Dr. Boyce: Why You Should (or Should Not) Go Planking

by Dr. Boyce Watkins.

I found myself in what some would call “an SMH moment” (Shaking My Head) when my daughter exposed me to the growing trend of “planking”: laying out with your body still and arms to the side in some of the oddest positions imaginable.  The goal is to compete with your friends to see who can plank in the most interesting way, posting pictures to the Internet as evidence of your feat.  Personally, I love watching the creative ways that black kids learn to waste their time – when I heard about the trend of planking, I thought to myself, “Why don’t we start another wild and outrageous trend and call it ‘studying’!”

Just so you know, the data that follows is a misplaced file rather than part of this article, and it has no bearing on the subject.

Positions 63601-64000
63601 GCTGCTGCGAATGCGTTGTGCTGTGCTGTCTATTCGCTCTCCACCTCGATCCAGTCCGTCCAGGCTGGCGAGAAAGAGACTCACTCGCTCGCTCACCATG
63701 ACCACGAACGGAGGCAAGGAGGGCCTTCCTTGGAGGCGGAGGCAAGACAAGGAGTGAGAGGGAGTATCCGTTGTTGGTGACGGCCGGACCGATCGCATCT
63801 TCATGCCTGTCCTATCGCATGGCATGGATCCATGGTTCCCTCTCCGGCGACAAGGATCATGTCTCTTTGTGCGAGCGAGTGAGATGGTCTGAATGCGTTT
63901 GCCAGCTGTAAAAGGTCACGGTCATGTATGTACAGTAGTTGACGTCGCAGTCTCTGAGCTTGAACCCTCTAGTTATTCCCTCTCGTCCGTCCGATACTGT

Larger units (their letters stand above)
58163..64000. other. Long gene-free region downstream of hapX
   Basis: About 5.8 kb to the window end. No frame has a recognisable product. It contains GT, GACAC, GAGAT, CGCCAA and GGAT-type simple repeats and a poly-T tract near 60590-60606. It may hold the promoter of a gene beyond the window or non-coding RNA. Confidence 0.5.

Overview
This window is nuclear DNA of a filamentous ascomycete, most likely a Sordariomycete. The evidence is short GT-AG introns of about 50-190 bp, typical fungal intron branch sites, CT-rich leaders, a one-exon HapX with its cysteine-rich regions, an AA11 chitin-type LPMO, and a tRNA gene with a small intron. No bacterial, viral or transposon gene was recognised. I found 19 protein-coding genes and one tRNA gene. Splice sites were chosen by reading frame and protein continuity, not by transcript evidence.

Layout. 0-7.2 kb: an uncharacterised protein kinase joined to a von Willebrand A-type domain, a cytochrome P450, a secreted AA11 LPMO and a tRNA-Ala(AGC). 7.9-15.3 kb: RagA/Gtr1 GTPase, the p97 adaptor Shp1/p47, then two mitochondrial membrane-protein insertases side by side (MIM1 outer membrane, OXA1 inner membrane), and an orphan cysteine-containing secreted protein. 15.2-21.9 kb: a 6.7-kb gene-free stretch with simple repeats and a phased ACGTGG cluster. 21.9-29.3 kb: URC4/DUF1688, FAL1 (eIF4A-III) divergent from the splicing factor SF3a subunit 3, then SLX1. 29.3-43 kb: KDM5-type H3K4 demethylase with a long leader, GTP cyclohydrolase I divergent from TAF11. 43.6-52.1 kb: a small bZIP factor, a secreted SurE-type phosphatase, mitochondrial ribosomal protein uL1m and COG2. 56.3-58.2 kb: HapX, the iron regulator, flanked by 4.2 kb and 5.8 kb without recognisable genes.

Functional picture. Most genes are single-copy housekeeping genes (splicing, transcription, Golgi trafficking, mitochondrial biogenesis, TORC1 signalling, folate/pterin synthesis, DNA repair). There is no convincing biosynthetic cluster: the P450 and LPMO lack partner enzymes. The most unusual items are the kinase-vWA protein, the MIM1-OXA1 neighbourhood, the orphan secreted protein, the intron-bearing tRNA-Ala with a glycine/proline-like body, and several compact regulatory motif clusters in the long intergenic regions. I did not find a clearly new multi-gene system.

The most peculiar picture I’ve seen thus far is the image of a woman with her head in the toilet (above).   Yes, that’s nasty – she deserves a trophy for that one, along with whatever set of antibiotics she likely needed after putting her face in the place where we store our feces.

At any rate, there has been some controversy about how to deal with the planking phenomenon in light of the fact that the act has a clear visual connection to the slave trade.  Camilo Smith at TheGrio.com does a wonderful job of laying out the historical roots of planking, and  argues that while the connection is not entirely clear, there is evidence of a relationship.  Smith mentions the book, Upon these Shores: Themes in the African-American Experience, 1600 to the Present, which lays out this graphic description:

Some ships had tiny bunks, really nothing more than shelves, on which slaves could recline; in others, the slaves lay side by side on the planking, rolling with the ship, bodies virtually touching, for weeks on end.